Critics warned that this new system would create a class of unaccountable elites -- thus the term superdelegates which was introduced with derision. The proposal seemed like a throwback to the older era of smoke-filled convention halls that the 1970s reforms had intended to eliminate. In the end, Congresswoman Geraldine Ferraro brokered a deal that lowered the number of uncommitted delegates to 14 percent. The delegates included members of Congress as well as state and local party officials. This group was expanded over the years to include members of the Democratic National Committee, Governors, distinguished party leaders and a few others. The percentage of uncommitted delegates has increased to about twenty percent.

So that's how we ended up in the current situation. The frustration regarding the uncommitted delegates is similar to the anger many of Clinton's supporters feel about the insistence of Howard Dean and the Democratic National Committee to stick by the decision to discount Democratic voters in Florida and Michigan because the states violated the national party's rules on scheduling. Supporters of this decision argue that Clinton and Obama agreed to these rules, and now must live with them.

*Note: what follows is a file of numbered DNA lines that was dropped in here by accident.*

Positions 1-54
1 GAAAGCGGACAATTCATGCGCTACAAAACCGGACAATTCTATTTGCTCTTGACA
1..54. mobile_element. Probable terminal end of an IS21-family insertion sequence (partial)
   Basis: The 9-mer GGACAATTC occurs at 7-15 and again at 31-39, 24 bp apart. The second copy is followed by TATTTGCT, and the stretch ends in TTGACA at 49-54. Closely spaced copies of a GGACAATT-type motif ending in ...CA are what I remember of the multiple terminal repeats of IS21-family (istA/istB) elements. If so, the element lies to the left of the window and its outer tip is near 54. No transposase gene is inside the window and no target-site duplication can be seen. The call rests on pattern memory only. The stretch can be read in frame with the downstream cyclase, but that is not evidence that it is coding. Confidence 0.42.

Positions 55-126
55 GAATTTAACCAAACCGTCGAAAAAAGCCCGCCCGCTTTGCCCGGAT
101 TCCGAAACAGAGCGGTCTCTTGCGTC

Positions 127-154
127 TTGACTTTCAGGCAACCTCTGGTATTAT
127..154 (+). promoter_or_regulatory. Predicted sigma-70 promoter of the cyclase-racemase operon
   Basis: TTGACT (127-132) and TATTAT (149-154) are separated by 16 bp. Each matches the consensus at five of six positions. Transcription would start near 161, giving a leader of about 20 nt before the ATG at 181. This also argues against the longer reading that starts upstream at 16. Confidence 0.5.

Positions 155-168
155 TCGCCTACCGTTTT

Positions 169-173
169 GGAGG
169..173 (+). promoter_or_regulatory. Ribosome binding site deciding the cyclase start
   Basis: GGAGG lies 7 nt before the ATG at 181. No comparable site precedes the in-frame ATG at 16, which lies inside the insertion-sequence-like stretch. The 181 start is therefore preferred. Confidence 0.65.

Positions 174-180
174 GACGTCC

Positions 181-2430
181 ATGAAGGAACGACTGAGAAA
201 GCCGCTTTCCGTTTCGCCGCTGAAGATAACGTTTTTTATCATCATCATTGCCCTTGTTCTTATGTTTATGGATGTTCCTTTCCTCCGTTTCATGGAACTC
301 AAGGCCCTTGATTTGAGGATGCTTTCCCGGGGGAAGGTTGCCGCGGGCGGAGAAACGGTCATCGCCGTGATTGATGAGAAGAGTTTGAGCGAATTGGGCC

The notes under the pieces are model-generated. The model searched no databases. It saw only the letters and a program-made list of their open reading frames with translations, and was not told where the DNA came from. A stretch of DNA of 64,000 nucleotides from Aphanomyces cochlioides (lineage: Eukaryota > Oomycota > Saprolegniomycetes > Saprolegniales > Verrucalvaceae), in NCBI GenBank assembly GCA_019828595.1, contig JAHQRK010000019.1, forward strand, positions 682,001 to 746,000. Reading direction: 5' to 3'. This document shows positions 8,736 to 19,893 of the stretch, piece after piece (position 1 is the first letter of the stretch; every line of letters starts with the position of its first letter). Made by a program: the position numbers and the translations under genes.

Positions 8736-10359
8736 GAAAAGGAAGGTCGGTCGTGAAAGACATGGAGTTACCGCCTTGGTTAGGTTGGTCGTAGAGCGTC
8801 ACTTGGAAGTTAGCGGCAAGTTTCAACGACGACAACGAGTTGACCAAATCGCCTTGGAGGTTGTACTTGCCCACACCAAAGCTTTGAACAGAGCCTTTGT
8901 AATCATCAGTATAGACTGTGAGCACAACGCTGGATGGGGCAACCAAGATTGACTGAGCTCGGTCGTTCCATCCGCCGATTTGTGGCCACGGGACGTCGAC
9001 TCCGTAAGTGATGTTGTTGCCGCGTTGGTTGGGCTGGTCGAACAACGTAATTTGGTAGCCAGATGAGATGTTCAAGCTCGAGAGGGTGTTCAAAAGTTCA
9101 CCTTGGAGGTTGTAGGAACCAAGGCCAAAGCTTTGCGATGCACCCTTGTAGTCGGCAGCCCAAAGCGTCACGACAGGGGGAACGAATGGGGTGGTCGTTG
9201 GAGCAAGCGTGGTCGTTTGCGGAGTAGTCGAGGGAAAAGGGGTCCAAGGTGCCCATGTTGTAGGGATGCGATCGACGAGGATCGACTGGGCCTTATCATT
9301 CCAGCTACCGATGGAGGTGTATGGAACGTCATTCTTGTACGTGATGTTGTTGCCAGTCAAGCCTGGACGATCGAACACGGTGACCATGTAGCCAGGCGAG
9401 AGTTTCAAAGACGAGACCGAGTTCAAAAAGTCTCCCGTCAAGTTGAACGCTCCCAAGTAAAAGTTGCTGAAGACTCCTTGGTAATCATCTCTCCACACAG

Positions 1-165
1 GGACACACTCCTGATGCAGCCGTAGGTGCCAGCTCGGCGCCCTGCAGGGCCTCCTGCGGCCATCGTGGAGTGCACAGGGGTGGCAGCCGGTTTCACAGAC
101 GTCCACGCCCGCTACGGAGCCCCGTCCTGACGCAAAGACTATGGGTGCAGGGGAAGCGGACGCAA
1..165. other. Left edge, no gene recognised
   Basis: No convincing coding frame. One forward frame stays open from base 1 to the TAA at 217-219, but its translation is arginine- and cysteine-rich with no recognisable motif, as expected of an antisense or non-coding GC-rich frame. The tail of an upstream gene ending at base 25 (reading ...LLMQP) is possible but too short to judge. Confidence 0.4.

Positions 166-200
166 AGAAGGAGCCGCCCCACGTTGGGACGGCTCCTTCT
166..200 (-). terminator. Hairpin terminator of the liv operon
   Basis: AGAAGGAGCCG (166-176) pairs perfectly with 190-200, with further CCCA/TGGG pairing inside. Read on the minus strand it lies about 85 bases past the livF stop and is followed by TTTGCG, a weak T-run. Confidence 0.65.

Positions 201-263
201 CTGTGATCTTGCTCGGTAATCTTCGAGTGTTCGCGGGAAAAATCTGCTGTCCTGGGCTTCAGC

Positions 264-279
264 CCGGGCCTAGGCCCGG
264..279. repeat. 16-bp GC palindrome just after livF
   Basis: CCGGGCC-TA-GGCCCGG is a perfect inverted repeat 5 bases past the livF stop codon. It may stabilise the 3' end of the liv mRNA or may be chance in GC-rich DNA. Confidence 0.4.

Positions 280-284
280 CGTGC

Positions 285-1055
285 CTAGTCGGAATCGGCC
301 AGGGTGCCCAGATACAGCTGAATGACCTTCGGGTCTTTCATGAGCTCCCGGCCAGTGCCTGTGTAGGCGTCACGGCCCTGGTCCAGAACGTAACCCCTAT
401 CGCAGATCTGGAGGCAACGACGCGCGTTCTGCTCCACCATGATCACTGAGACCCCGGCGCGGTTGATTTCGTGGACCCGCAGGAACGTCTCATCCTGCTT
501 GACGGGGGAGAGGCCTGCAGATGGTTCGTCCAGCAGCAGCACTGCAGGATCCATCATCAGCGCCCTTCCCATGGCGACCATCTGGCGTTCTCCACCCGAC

If this is the case, and the rules of the primary system are to be rigidly followed, then all Democrats should be prepared to support and encourage superdelegates to reach whatever decision they think best for the party. It's difficult to know which way their votes would go, although recent polls suggest a large number of superdelegates might stick with Obama, despite the recent week's events.

Whether we agree or disagree with the system created in 1982, this is how this game is played. Perhaps some delegates will decide to challenge those rules at the convention, as might very well happen with the Florida and Michigan delegations. That, of course, would be fair game. But unless the rules are changed, the uncommitted delegates of the party should have the opportunity to choose.

Julian E. Zelizer is a professor of history and public affairs at Princeton University. He is the co-editor of Rightward Bound: Making America Conservative in the 1970s (Harvard University Press). He is currently writing a history of national security politics since World War II that will be published by Basic Books.